Winifred Coombe Tennant (1874-1956) lived with extraordinary intensity. In public life her wealth and social standing facilitated her promotion of radical ideas, which were rooted in feminist, pacifist, and nationalist principles. However, her private life was dominated by emotional anguish, initiated by the early death of two of her children. The revelation, through vivid and sustained psychic experience, of what she believed to be their continued life after death, led her to become the most closely studied psychic medium of her period.
The tension between the public and private lives of Winifred Coombe Tennant came closest to resolution in her love of art. She lived through pictures and the painters who made them. She believed profoundly in the idea of genius, and in the artist as a link to life beyond that of everyday experience. For forty years she strove to support the young painters she met, especially those from working class backgrounds, by facilitating their careers through her social network by publicising them, and by buying their pictures. Her efforts are recorded in her correspondence, her diary, and her collection of pictures, which are the main sources for this study.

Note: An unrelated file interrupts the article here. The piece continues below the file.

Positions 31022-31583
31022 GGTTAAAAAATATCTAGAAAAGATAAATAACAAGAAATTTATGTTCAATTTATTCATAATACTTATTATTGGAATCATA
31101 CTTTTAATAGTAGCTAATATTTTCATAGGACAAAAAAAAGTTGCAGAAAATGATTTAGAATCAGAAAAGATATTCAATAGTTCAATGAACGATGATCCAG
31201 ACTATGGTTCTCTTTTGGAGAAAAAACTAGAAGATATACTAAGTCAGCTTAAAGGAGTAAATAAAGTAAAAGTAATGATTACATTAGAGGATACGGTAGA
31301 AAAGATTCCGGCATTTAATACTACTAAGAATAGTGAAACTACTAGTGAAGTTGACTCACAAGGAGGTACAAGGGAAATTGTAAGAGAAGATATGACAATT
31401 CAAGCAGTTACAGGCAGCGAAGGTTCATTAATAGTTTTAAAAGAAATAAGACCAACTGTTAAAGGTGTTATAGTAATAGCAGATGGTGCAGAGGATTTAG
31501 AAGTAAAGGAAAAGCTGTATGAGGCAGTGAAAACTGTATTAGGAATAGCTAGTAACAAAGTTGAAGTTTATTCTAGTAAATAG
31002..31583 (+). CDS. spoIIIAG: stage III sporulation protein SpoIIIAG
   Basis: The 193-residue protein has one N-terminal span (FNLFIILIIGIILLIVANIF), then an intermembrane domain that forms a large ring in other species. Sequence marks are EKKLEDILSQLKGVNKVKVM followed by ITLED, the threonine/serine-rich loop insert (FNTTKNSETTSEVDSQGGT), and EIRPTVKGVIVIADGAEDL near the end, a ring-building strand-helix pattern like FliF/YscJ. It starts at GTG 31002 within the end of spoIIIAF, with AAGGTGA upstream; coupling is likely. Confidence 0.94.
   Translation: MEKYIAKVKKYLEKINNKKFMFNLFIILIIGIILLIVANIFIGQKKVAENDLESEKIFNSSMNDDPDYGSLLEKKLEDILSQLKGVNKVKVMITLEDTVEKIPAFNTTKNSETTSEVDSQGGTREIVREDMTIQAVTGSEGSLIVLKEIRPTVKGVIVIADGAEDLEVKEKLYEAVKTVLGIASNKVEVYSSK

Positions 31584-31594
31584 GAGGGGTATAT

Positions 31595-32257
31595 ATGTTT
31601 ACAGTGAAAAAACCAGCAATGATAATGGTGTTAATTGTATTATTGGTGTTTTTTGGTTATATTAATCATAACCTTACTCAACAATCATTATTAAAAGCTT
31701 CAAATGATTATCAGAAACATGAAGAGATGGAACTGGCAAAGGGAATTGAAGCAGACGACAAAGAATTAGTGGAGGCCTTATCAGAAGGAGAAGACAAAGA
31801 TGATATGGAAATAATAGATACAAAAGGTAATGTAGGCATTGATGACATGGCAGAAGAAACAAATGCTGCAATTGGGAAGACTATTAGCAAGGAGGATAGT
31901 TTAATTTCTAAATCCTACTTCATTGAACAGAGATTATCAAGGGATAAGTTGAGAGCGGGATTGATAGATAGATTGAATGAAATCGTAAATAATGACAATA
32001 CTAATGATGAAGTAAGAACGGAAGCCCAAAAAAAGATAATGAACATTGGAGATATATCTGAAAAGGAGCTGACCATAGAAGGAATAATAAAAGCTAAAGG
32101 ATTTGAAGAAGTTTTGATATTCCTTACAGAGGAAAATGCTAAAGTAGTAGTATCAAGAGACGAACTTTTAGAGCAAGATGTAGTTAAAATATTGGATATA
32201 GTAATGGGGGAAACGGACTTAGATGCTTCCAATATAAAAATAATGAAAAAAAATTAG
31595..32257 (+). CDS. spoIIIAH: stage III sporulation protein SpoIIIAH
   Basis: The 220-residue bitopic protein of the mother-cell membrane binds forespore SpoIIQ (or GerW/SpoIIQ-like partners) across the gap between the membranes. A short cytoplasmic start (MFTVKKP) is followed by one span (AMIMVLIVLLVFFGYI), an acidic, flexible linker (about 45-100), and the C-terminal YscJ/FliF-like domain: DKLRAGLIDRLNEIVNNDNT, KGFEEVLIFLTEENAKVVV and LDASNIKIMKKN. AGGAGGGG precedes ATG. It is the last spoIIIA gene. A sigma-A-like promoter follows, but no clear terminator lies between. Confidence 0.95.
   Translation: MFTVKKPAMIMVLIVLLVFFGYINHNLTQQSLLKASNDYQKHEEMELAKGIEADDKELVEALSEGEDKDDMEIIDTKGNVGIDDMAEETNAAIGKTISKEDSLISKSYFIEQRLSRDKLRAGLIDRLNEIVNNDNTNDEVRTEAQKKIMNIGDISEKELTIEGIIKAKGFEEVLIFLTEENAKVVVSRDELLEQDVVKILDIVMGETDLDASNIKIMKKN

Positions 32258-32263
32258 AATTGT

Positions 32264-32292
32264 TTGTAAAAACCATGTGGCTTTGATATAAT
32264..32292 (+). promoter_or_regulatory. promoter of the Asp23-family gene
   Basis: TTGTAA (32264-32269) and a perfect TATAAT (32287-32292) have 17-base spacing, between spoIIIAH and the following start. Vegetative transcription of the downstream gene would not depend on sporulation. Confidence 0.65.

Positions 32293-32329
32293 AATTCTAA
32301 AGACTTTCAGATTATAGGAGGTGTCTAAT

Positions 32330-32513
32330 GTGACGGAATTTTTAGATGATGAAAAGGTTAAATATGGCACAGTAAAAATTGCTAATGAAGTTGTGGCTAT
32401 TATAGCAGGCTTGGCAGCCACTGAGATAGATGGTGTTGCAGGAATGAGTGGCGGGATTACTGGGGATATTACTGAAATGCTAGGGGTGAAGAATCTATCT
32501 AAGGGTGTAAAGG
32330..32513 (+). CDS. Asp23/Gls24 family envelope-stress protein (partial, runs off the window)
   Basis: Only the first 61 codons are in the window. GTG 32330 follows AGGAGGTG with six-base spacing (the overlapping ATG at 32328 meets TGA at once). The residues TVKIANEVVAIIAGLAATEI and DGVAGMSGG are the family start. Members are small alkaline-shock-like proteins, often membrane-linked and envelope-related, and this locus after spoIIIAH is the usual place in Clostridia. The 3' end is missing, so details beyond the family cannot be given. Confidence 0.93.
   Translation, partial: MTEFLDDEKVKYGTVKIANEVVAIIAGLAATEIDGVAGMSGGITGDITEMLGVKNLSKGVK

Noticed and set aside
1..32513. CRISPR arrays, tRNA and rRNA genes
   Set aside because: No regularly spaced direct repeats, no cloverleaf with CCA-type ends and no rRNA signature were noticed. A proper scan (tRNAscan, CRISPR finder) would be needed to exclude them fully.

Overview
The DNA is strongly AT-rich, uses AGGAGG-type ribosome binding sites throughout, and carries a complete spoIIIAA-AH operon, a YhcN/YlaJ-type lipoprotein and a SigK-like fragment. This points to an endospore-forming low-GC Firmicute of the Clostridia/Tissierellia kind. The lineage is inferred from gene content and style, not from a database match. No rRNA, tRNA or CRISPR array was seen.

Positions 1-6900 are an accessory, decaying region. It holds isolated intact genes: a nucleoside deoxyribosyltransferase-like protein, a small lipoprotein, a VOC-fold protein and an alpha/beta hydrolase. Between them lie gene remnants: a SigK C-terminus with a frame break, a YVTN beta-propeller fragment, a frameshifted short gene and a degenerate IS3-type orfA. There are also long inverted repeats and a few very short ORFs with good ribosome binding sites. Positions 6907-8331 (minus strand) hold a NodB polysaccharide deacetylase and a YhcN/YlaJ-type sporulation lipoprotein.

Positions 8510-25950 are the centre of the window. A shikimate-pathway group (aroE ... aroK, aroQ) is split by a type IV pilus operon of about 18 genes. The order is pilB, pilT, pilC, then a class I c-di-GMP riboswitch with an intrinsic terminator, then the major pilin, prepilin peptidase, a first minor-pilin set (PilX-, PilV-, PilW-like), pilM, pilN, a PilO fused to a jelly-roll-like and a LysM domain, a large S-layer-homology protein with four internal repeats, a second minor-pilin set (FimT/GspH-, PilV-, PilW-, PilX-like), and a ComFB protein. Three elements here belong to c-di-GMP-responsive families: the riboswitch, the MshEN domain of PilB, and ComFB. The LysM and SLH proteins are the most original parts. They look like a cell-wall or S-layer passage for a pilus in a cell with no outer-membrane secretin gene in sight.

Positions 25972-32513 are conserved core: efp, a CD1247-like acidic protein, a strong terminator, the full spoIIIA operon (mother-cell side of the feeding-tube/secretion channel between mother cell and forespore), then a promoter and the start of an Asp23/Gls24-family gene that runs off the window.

In 1920, observing a young painter at work, Winifred asked herself ‘Can we make the world possible for Genius?’ Into this question she compressed the essence of the complex psyche on an extraordinary being.
The National Library of Wales, 2007. First edition. Hardback, 255 pages. Some damage to the edges of the dust cover, and some feint scuff marks. Book itself is in as new condition.